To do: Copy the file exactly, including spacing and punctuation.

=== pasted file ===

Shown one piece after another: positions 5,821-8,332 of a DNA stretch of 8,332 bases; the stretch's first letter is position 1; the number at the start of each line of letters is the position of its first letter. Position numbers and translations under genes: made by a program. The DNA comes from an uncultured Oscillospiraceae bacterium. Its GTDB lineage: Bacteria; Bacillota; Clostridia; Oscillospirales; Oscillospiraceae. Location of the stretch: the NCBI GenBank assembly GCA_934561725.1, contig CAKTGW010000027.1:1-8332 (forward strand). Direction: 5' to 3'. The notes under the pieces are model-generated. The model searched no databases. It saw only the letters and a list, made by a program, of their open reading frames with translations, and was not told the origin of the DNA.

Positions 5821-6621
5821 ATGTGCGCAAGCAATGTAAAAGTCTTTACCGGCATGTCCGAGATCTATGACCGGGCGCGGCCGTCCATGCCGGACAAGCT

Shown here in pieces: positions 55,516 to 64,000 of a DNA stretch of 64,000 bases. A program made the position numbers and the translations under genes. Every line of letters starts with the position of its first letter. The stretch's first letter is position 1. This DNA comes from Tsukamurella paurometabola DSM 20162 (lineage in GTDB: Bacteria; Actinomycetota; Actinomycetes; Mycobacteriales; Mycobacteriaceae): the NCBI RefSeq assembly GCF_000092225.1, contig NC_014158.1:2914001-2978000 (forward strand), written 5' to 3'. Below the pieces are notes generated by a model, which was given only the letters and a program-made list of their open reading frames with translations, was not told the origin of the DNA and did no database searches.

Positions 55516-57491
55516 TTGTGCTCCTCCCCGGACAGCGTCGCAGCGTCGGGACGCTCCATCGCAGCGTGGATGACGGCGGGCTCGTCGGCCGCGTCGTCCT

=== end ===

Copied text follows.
Shown one piece after another: positions 5,821-8,332 of a DNA stretch of 8,332 bases; the stretch's first letter is position 1; the number at the start of each line of letters is the position of its first letter. Position numbers and translations under genes: made by a program. The DNA comes from an uncultured Oscillospiraceae bacterium. Its GTDB lineage: Bacteria; Bacillota; Clostridia; Oscillospirales; Oscillospiraceae. Location of the stretch: the NCBI GenBank assembly GCA_934561725.1, contig CAKTGW010000027.1:1-8332 (forward strand). Direction: 5' to 3'. The notes under the pieces are model-generated. The model searched no databases. It saw only the letters and a list, made by a program, of their open reading frames with translations, and was not told the origin of the DNA.

Positions 5821-6621
5821 ATGTGCGCAAGCAATGTAAAAGTCTTTACCGGCATGTCCGAGATCTATGACCGGGCGCGGCCGTCCATGCCGGACAAGCT

Shown here in pieces: positions 55,516 to 64,000 of a DNA stretch of 64,000 bases. A program made the position numbers and the translations under genes. Every line of letters starts with the position of its first letter. The stretch's first letter is position 1. This DNA comes from Tsukamurella paurometabola DSM 20162 (lineage in GTDB: Bacteria; Actinomycetota; Actinomycetes; Mycobacteriales; Mycobacteriaceae): the NCBI RefSeq assembly GCF_000092225.1, contig NC_014158.1:2914001-2978000 (forward strand), written 5' to 3'. Below the pieces are notes generated by a model, which was given only the letters and a program-made list of their open reading frames with translations, was not told the origin of the DNA and did no database searches.

Positions 55516-57491
55516 TTGTGCTCCTCCCCGGACAGCGTCGCAGCGTCGGGACGCTCCATCGCAGCGTGGATGACGGCGGGCTCGTCGGCCGCGTCGTCCT